Principle 3. Use the body as a tool to get closer to God.
Spiritual discipline, then, is leveraging the body to know, love, trust, and serve God more. Obviously, we bring our bodies with us wherever we go, whether it is the prayer room, the church sanctuary, or the Bible study group. But more subtly, how we use our bodies can enrich such activities.
Here’s a simple exercise: the next time you pray, kneel and bow deeply down with your face on the floor. Feelings of submission, humility, surrender, awe, or brokenness will flood the heart which you don’t usually experience had you just pray while sitting on a chair.
Some disciplines can also be a physical manifestation of a spiritual reality. Fasting, for example, declares “Lord, I want you so much better than food.” Thus, we use our lunch hours not wolfing down the greasy stuff at the cafeteria, but in our private nooks feasting on the presence of God.
Principle 4. Be utterly ruthless with emotions.
To involve the body puts us toe-to-toe against the curse of our moods. If many would be honest, they would rather not be praying, reading their Bibles, or fasting. Interestingly, this also happens in the physical realm: many would rather not be mindful of what they eat or spend time at the gym.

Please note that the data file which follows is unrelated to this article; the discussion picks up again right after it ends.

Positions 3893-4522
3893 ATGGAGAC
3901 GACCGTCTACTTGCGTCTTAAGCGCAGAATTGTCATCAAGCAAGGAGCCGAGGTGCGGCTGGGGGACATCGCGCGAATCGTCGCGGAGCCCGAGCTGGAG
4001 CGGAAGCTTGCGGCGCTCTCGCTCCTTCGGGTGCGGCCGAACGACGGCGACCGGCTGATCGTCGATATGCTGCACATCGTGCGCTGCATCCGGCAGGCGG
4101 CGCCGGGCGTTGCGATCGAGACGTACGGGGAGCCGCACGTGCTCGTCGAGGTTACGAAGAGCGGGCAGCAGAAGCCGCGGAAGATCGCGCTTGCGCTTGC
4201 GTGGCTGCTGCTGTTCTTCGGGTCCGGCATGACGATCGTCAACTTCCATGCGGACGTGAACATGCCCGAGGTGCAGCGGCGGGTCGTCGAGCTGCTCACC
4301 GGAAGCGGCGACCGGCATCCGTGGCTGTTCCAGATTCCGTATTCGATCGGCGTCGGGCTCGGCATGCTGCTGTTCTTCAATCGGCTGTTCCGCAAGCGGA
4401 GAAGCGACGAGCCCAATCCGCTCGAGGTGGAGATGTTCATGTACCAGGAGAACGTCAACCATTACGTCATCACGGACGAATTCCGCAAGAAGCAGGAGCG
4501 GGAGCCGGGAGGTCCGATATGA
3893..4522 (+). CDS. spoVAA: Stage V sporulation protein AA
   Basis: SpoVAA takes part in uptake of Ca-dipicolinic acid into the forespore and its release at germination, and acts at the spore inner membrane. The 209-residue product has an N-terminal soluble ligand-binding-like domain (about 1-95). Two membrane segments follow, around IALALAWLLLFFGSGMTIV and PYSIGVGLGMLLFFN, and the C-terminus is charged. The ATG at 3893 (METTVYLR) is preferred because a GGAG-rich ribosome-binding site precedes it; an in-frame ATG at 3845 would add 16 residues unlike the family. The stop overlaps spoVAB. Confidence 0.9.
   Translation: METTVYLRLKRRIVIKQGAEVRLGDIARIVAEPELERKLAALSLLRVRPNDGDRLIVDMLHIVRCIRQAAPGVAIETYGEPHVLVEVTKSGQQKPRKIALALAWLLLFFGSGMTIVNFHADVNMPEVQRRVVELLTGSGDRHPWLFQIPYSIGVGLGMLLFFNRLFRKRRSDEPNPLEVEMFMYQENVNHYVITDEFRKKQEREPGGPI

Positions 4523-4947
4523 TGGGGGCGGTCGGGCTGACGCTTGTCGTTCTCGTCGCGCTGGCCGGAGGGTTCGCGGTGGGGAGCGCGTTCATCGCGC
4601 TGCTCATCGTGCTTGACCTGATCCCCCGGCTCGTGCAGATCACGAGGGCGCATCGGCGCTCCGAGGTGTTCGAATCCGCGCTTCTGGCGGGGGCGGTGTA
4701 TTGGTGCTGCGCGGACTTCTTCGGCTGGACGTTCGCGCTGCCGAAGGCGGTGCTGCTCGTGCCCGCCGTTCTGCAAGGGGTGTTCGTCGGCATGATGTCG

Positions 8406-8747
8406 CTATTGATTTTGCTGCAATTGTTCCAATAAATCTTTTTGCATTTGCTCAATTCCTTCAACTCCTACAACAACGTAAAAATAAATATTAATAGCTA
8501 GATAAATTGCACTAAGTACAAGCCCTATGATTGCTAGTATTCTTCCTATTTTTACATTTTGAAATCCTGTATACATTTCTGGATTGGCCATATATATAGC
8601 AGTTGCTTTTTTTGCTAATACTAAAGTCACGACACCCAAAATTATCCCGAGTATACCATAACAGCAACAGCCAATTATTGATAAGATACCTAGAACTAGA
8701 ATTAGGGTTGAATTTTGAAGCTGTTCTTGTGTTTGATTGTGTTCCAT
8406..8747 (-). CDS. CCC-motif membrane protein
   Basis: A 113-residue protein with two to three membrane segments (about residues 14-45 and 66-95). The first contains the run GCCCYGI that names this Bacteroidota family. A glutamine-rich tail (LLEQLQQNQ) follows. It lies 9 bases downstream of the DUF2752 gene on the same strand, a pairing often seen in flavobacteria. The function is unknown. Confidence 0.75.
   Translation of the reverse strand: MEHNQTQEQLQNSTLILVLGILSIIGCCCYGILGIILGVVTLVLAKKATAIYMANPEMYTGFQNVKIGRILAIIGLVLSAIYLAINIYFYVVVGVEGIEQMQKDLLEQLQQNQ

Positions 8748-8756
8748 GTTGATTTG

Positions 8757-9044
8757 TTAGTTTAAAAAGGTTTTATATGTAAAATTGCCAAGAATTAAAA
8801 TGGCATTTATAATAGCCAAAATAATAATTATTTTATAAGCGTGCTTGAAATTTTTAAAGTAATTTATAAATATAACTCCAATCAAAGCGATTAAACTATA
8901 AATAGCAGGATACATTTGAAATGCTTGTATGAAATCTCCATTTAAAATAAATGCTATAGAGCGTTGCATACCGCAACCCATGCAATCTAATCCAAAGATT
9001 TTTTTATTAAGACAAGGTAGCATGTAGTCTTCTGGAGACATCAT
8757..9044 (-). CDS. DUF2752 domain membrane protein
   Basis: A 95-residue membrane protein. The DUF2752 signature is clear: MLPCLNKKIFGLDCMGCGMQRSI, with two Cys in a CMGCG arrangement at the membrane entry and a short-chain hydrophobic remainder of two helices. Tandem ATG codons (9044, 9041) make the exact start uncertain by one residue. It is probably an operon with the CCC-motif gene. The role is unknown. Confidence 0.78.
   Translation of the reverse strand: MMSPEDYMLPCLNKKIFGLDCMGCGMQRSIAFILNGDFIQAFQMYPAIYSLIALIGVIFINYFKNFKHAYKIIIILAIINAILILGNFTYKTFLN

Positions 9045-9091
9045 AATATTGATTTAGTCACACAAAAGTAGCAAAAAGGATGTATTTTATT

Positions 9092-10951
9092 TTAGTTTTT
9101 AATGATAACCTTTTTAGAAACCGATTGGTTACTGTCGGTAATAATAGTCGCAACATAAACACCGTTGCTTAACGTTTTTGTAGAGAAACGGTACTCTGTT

I am guilty of them all. What looks more attractive is what’s on Netflix or what’s inside the fridge. It’s the path of least resistance. It’s the dopamine kick. It’s my innate laziness.
But if we want to draw closer to God and be the person He wants us to be, we embark on this central vision no matter what we feel. Consider Paul’s mindset of beating his body and make it his slave, so that he may not be disqualified in his service unto God (1 Corinthians 9:27). Or appealing to his protégé to “train yourself to be godly” (1 Timothy 4:7). As we use our bodies to pursue this good and beautiful God – despite our unruly appetites – we will grow stronger and shine brighter.
But the spiritual disciplines are not mere asceticism, i.e. the more severe you are upon yourself, the holier you must be. Neither are they a Mister Spock stoicism where you switch off your emotions and “just do it.” Rather, what Smith calls soul training is to set aside the baser pleasures in favor of those that are only found in His right hand forevermore (Psalm 16:11). Therein lies the balance and the true payoff.
To be concluded.